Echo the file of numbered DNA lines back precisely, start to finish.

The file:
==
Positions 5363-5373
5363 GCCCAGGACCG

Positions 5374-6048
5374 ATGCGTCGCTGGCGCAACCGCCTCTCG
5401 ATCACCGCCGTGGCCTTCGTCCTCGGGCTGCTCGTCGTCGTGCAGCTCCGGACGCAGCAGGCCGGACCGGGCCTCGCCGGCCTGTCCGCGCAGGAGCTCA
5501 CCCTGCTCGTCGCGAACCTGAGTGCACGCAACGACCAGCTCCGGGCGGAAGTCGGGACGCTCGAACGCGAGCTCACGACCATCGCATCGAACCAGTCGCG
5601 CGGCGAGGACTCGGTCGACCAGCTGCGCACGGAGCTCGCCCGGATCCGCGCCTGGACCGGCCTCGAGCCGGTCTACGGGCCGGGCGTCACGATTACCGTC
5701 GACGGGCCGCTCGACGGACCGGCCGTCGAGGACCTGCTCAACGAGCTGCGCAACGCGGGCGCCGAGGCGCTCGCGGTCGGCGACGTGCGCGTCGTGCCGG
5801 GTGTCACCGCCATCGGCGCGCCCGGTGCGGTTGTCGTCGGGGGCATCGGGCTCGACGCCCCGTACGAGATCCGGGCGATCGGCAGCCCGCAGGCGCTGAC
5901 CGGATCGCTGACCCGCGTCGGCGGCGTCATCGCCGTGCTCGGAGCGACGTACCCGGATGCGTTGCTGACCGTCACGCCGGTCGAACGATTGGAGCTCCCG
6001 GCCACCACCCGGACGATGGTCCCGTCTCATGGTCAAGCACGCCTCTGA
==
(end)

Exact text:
Positions 5363-5373
5363 GCCCAGGACCG

Positions 5374-6048
5374 ATGCGTCGCTGGCGCAACCGCCTCTCG
5401 ATCACCGCCGTGGCCTTCGTCCTCGGGCTGCTCGTCGTCGTGCAGCTCCGGACGCAGCAGGCCGGACCGGGCCTCGCCGGCCTGTCCGCGCAGGAGCTCA
5501 CCCTGCTCGTCGCGAACCTGAGTGCACGCAACGACCAGCTCCGGGCGGAAGTCGGGACGCTCGAACGCGAGCTCACGACCATCGCATCGAACCAGTCGCG
5601 CGGCGAGGACTCGGTCGACCAGCTGCGCACGGAGCTCGCCCGGATCCGCGCCTGGACCGGCCTCGAGCCGGTCTACGGGCCGGGCGTCACGATTACCGTC
5701 GACGGGCCGCTCGACGGACCGGCCGTCGAGGACCTGCTCAACGAGCTGCGCAACGCGGGCGCCGAGGCGCTCGCGGTCGGCGACGTGCGCGTCGTGCCGG
5801 GTGTCACCGCCATCGGCGCGCCCGGTGCGGTTGTCGTCGGGGGCATCGGGCTCGACGCCCCGTACGAGATCCGGGCGATCGGCAGCCCGCAGGCGCTGAC
5901 CGGATCGCTGACCCGCGTCGGCGGCGTCATCGCCGTGCTCGGAGCGACGTACCCGGATGCGTTGCTGACCGTCACGCCGGTCGAACGATTGGAGCTCCCG
6001 GCCACCACCCGGACGATGGTCCCGTCTCATGGTCAAGCACGCCTCTGA